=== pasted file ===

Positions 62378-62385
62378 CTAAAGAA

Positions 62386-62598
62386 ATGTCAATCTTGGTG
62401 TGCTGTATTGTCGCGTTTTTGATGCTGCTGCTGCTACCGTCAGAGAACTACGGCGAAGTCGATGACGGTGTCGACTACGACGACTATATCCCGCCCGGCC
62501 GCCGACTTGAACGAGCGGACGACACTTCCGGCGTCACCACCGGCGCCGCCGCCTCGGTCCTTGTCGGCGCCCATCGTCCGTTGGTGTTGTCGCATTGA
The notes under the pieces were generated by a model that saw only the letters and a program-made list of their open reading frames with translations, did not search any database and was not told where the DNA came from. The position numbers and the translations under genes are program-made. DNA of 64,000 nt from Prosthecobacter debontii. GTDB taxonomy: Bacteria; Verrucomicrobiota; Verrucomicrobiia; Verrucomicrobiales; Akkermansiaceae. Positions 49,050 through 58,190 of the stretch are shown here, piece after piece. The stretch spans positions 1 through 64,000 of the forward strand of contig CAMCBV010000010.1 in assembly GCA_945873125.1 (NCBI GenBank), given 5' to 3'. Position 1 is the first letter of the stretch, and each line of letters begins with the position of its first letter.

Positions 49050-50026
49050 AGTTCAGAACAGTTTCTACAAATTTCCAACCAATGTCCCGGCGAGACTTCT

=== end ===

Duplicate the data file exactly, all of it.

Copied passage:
Positions 62378-62385
62378 CTAAAGAA

Positions 62386-62598
62386 ATGTCAATCTTGGTG
62401 TGCTGTATTGTCGCGTTTTTGATGCTGCTGCTGCTACCGTCAGAGAACTACGGCGAAGTCGATGACGGTGTCGACTACGACGACTATATCCCGCCCGGCC
62501 GCCGACTTGAACGAGCGGACGACACTTCCGGCGTCACCACCGGCGCCGCCGCCTCGGTCCTTGTCGGCGCCCATCGTCCGTTGGTGTTGTCGCATTGA
The notes under the pieces were generated by a model that saw only the letters and a program-made list of their open reading frames with translations, did not search any database and was not told where the DNA came from. The position numbers and the translations under genes are program-made. DNA of 64,000 nt from Prosthecobacter debontii. GTDB taxonomy: Bacteria; Verrucomicrobiota; Verrucomicrobiia; Verrucomicrobiales; Akkermansiaceae. Positions 49,050 through 58,190 of the stretch are shown here, piece after piece. The stretch spans positions 1 through 64,000 of the forward strand of contig CAMCBV010000010.1 in assembly GCA_945873125.1 (NCBI GenBank), given 5' to 3'. Position 1 is the first letter of the stretch, and each line of letters begins with the position of its first letter.

Positions 49050-50026
49050 AGTTCAGAACAGTTTCTACAAATTTCCAACCAATGTCCCGGCGAGACTTCT